|By Guydollofer (Guydollofer) on Tuesday, April 06, 2004 - 07:23 pm: Edit|
My two best friends and I are going through the same thing. Med Program or Ivy League/ similar school?
|By Imac7477 (Imac7477) on Tuesday, April 06, 2004 - 07:44 pm: Edit|
It depends on what you want...if you want a great undergraduate experience, spend a full four years at an ivy exploring intellectually and personally...if you are extremely career oriented--which is great--and want to save the hassle of applying to medical school, then do the 7-year. Personally if I got into an ivy, i would go there to have a full undergraduate experience...If you got into one, and you are diligent--which is evident from the fact that you got in--then you should probably be able to get into medical school. What is one year anyway? My 2 cents.
|By Guydollofer (Guydollofer) on Wednesday, April 07, 2004 - 02:23 pm: Edit|
Thanks so much Imac!
|By Fiza (Fiza) on Wednesday, April 07, 2004 - 02:42 pm: Edit|
Depends on the school.
If youre talking about NUs program, do it. Its right up there with Ivys. Basically, if its a 7 year program at a top 20, even top 25/30 school, you should just do that. Ur saving time and money.
|By Mzhang23 (Mzhang23) on Wednesday, April 07, 2004 - 10:26 pm: Edit|
Brown offers you a 7 year and is an Ivy.
2 for 1.
|By Doctort (Doctort) on Friday, April 09, 2004 - 01:37 pm: Edit|
um, what's a great undergraduate experience? An ivy doesn't guarantee that. You can get good experiences at any undergrad school. Here are the facts: medical school is tough, getting tougher with higher GPA/MCAT scores needed. Competition is tough and less than half of the applicants get in. When med. schools evaluate applicants, a 3.3 at an ivy is nothing compared to a 3.7 at a state school. GPA matters and it'll be tough to do well at an ivy when there are people just like you. Any 7-yr program allows you to skip all that hastle, enjoy undergrad, not take MCATs for some of the really tough programs (NW, RPI). Take it, almost all bs/md students do well at medical school and get competitive resdiencies of their choice. Prestige-wise, bs/md programs are as tough or even tougher to get into than ivies.
|By Skulkarni1 (Skulkarni1) on Friday, April 09, 2004 - 05:46 pm: Edit|
here's the thing though doctort ....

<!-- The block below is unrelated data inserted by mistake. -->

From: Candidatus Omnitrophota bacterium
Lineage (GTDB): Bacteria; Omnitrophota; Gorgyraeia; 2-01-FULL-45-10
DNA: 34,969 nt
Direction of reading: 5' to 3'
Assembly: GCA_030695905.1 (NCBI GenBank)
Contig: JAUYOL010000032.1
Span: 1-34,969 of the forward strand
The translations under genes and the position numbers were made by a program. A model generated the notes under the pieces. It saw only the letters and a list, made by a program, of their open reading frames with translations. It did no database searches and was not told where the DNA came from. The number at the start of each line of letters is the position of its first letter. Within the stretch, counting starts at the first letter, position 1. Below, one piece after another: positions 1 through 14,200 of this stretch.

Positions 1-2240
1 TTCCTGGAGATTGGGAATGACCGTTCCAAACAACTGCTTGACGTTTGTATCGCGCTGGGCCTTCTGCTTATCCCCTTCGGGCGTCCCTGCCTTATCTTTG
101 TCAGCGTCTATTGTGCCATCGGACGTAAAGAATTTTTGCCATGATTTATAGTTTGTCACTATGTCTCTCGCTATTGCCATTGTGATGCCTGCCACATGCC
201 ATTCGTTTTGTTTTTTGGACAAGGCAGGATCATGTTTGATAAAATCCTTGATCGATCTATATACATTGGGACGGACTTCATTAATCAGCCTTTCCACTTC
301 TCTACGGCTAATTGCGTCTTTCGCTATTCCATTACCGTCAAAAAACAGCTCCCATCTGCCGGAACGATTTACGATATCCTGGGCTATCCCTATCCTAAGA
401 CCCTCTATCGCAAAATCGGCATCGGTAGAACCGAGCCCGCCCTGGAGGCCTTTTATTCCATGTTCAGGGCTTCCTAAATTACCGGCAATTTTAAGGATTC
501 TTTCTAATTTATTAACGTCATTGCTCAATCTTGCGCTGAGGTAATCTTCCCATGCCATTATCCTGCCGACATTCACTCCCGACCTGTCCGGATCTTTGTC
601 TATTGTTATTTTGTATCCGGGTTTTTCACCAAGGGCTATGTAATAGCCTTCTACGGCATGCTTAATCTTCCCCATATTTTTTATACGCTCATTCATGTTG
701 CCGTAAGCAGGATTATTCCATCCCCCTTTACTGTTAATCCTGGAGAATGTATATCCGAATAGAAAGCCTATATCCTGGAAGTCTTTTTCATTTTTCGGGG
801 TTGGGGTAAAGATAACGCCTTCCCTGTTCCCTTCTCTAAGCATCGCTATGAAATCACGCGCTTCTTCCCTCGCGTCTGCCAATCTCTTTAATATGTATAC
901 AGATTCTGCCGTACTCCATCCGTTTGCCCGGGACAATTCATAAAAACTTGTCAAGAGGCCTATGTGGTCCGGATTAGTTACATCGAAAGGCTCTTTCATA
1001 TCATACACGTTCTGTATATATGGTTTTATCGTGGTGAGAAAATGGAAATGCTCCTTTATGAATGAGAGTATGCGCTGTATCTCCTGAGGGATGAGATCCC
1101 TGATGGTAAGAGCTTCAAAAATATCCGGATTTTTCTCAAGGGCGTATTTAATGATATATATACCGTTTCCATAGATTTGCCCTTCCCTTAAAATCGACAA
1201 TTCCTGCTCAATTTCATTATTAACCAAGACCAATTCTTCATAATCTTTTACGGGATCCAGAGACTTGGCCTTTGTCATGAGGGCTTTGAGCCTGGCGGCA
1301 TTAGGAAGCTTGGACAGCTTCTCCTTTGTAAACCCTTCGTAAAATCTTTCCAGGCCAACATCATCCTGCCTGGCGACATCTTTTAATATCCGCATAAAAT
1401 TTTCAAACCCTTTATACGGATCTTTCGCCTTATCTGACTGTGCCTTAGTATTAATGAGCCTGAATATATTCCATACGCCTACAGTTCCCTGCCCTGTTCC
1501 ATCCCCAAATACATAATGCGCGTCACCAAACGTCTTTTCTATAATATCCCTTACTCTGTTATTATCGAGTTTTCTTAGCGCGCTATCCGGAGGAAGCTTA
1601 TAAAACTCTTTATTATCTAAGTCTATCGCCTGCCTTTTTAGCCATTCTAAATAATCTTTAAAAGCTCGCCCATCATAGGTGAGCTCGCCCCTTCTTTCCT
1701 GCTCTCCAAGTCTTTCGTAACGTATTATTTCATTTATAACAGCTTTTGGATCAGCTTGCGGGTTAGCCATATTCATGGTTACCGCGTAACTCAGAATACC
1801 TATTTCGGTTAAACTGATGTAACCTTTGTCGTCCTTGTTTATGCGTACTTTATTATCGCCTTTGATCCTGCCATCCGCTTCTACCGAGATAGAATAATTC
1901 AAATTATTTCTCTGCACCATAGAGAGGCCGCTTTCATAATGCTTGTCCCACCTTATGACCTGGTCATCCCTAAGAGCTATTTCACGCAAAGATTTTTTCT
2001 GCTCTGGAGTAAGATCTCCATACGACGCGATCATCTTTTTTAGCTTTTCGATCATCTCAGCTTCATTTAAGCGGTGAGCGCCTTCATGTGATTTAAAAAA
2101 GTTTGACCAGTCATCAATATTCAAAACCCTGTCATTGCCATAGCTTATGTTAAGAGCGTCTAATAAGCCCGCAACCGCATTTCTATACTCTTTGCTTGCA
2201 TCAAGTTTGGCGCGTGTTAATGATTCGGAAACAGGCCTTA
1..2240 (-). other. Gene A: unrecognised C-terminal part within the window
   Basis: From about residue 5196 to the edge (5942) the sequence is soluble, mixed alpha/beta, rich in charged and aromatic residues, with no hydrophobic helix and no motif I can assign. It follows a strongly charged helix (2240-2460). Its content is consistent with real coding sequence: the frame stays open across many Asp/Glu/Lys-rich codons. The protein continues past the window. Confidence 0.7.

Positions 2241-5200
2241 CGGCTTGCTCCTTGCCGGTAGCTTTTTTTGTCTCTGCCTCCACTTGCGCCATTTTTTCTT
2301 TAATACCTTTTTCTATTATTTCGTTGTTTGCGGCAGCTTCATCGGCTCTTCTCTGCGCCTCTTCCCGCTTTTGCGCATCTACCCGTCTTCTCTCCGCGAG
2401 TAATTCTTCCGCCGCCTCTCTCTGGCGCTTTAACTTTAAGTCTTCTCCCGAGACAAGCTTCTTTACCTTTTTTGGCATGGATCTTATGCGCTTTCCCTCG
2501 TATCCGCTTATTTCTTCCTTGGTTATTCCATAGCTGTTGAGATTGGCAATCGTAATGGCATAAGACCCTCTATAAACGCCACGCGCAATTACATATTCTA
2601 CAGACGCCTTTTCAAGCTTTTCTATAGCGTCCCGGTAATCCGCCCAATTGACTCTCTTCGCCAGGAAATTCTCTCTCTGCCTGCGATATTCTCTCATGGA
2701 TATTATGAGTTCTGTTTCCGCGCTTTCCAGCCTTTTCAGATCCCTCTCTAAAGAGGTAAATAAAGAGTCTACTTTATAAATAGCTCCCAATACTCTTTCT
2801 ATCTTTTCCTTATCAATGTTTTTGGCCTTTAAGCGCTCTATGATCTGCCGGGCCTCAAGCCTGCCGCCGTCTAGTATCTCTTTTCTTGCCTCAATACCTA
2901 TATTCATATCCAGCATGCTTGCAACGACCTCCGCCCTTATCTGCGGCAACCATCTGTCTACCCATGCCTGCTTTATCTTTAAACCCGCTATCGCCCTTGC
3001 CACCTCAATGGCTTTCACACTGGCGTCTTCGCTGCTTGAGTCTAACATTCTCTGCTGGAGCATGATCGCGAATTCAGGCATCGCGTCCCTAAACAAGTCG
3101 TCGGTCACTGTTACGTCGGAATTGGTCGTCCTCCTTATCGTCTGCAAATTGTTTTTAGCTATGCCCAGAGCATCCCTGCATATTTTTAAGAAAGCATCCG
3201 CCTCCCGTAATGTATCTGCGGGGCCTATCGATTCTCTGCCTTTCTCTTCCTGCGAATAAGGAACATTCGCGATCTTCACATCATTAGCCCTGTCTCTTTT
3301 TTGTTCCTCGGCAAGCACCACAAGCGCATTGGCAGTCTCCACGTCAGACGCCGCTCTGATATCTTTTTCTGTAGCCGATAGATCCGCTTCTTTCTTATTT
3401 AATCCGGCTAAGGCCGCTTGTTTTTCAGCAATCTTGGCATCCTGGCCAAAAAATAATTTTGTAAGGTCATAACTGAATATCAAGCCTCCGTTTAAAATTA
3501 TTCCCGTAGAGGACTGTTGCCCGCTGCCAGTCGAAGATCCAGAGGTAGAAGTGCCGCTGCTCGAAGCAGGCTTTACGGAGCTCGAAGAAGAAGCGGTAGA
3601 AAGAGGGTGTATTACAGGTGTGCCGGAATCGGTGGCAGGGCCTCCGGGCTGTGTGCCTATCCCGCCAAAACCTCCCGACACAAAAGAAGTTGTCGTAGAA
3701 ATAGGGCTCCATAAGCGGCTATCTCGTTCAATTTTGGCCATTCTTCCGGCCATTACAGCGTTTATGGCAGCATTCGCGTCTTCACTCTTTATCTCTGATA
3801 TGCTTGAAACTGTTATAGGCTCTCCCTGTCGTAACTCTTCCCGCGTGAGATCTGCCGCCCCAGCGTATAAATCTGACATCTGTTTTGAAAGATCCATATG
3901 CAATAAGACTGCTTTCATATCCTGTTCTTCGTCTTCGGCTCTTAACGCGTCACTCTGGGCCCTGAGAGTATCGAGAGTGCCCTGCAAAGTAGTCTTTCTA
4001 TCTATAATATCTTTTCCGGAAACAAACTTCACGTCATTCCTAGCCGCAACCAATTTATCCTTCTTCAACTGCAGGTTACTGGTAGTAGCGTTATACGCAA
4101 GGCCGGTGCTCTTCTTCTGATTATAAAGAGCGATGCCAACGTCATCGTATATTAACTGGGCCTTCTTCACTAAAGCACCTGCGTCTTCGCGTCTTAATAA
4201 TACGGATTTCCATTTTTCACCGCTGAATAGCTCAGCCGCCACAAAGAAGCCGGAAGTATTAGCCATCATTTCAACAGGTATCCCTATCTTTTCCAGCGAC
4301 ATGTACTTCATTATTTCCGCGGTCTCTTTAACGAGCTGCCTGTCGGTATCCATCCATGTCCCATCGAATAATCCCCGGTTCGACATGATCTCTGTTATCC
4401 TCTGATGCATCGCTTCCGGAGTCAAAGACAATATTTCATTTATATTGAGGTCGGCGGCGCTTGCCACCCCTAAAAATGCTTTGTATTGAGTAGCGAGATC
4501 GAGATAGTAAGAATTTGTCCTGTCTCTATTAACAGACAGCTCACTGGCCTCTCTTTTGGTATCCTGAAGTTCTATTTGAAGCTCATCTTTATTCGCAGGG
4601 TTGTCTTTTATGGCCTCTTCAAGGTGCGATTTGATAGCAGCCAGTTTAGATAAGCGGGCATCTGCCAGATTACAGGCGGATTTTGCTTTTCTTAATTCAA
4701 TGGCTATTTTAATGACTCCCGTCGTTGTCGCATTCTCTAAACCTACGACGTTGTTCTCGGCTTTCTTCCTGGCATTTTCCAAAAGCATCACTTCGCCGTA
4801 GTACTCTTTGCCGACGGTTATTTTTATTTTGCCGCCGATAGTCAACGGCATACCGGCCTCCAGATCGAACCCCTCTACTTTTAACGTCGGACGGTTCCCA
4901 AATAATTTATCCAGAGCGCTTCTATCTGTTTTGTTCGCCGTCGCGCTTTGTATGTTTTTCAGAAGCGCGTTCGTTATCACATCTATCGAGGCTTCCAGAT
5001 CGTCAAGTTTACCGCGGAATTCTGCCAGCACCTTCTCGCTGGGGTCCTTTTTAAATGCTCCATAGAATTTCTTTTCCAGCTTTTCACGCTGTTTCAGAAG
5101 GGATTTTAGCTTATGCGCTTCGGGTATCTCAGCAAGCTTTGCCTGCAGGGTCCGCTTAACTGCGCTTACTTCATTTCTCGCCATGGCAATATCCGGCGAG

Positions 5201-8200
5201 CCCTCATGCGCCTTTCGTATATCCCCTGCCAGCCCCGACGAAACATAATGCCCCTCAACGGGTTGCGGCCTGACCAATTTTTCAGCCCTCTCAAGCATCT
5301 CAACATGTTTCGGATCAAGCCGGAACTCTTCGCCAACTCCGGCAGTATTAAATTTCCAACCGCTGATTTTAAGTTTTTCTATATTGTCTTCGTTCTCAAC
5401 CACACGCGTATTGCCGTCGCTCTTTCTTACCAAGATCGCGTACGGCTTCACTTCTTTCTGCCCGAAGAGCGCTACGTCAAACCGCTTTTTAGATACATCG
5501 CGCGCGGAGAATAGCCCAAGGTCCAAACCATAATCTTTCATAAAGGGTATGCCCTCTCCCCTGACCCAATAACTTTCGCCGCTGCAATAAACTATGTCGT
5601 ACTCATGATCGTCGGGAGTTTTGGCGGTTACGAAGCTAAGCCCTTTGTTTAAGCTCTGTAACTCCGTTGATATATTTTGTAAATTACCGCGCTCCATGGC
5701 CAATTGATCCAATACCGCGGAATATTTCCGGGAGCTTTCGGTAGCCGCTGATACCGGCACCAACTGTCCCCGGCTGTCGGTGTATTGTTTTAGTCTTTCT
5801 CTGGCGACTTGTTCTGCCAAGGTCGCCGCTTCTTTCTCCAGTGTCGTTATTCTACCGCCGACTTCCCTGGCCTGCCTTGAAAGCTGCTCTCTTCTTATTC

true, an ivy doesn't guarantee a great undergraduate experience, however, no school GUARANTEES a great undergraduate experience, because every person is different and what may seem horrible to one person may seem great to another.
personally, I would not go to the seven year program. this is because i have talked to several people who have gone through it, and they said that it wasn't worth it just to save a year. they said it was really rigorous, and that they felt that they could have gotten into a better medical school had they applied the regular way.
that was my experience with talking to people. it's up to you, but if it was me, i would not do the seven year program.
|By Rayray222 (Rayray222) on Saturday, April 10, 2004 - 04:28 am: Edit|
Berkeley guarantees you a great undergraduate experience.
But anyways... seven year programs are worth it. And not all ivy's are good.
Brown sucks, Dartmouth sucks, UPenn Undergrad(no wharton) SUCKS. UCLA is a better school than those three in my opinion.
|By Skulkarni1 (Skulkarni1) on Saturday, April 10, 2004 - 09:58 am: Edit|
Brown does not suck. I don't know enough about Dartmouth or Upenn to reply, but Brown does not such. Open curriculum, providence, medium sized ivy, large acceptance of people into medical schools....what's bad about brown? i mean i'm sure it has its disadvantages as does every university, but i don't think it sucks. I personally like Brown a lot
|By Imac7477 (Imac7477) on Saturday, April 10, 2004 - 11:29 am: Edit|
Brown's PLME is an 8-year program...which is great because although you are on the fast track to medical school, you can still have a full undergraduate experience.
Doctort I never said that she can have a great undergraduate experience only at an Ivy...but from her post that was one of two options she was considering. What I meant was as an undergraduate you should be able to explore and not be so focused on one thing that it consumes all of your time...unless you really love it, in which case, as I said, go for the 7-year.
|By Doctort (Doctort) on Sunday, April 11, 2004 - 01:28 pm: Edit|
The 7-year bs/md program is for students who know they want to become a doctor when they grow up. Many of the programs although accelerated are not stressful because most of the applicants have AP credit and do not need to spend summers or take like 4 sciences. I know that at the BU, RPI, and NW program (the 3 best for 7-yr programs), students don't need to stay for summers and pretty flexible curriculums. Yes an undergraduate should be able to explore, but sometimes this exploring can eliminate the option of medical school because you don't have a high enough GPA or you didn't fulfill your major requirements in the given time while exploring. It's good to go with an open mind, but you also need to have some sort of focus and timeline to get things done. Medical school is difficult to get into and when you have a program, it is wise to take it. Someone said somehting about getting into a better medical school. Most of the programs mentioned (the three I mentioned above) have really good residency placement esp for bs/md students because they tend to do well in medical school as well. Remember, prestige is not a huge factor in the medical profession. A Harvard M.D. does not earn more than a Drexel M.D. Medicine is not like business/law where graduates get pulled by companies after graduate based on school reputation.
|By Luda (Luda) on Sunday, April 11, 2004 - 05:48 pm: Edit|
I agree with doctort.
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